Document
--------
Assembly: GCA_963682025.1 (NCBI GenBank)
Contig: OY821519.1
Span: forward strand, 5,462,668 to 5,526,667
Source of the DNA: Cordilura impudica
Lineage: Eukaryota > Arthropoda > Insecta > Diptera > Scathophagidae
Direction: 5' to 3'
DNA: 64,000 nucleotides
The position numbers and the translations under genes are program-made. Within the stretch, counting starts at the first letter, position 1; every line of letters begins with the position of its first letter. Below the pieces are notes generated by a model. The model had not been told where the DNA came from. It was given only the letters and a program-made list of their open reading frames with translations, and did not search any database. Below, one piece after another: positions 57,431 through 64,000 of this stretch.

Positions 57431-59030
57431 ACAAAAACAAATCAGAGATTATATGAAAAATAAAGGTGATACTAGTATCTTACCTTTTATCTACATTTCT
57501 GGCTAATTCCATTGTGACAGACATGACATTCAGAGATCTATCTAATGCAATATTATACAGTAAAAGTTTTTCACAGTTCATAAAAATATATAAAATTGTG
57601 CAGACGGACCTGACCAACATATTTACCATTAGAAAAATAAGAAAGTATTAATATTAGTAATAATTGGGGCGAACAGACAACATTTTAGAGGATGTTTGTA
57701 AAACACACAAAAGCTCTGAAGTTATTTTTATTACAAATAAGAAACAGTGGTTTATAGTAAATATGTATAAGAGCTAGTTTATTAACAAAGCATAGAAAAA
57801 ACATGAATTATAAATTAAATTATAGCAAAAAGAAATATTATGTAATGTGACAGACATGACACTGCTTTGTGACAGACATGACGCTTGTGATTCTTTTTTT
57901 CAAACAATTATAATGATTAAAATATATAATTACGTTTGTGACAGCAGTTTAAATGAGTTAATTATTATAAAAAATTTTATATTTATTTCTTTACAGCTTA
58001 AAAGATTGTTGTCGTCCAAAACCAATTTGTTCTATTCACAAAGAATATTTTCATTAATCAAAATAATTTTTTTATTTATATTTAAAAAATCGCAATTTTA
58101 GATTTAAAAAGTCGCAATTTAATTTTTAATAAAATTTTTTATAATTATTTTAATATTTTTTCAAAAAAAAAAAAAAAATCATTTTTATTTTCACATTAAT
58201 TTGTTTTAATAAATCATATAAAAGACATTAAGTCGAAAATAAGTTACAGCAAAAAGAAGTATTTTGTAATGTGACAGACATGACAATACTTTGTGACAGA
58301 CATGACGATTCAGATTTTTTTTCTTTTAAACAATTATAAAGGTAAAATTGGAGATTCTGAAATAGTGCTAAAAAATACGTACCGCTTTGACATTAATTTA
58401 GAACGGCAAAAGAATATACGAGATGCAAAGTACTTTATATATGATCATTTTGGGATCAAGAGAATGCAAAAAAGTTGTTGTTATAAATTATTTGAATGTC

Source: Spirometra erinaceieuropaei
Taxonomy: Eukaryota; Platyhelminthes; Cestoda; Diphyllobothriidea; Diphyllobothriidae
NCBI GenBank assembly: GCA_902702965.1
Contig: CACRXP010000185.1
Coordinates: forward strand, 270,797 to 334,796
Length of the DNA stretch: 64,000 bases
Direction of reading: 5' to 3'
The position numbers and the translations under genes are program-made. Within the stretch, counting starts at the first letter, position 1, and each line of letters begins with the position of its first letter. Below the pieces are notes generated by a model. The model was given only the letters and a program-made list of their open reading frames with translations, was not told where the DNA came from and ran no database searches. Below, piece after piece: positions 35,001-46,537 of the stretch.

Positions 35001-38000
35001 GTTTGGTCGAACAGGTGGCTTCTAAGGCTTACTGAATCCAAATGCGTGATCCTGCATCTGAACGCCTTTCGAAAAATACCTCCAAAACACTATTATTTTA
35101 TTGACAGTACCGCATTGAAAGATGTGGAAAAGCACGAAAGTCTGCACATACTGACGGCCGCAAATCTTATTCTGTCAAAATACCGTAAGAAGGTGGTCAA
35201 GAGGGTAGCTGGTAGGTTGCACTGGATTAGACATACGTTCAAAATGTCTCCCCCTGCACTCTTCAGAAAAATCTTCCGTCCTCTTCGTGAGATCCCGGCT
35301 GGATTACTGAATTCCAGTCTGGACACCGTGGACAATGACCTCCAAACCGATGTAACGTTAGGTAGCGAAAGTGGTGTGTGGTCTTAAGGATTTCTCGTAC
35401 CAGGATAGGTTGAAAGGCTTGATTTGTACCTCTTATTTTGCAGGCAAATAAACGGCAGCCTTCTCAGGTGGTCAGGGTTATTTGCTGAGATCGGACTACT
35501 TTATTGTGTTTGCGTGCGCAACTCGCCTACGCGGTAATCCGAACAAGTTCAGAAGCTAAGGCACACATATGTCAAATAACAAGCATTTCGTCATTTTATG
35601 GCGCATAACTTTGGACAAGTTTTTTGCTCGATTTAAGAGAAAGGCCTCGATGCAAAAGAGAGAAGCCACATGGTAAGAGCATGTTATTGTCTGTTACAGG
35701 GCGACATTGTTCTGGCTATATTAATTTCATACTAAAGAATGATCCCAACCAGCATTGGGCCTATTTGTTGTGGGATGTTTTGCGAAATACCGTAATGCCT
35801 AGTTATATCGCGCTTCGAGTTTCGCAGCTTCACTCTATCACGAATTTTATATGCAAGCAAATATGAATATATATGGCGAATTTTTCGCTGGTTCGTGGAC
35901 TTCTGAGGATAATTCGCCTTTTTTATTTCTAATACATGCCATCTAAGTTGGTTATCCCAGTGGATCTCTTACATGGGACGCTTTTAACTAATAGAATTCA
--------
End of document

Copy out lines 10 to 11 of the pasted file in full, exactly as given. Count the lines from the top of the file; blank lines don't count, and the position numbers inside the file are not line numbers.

57431 ACAAAAACAAATCAGAGATTATATGAAAAATAAAGGTGATACTAGTATCTTACCTTTTATCTACATTTCT
57501 GGCTAATTCCATTGTGACAGACATGACATTCAGAGATCTATCTAATGCAATATTATACAGTAAAAGTTTTTCACAGTTCATAAAAATATATAAAATTGTG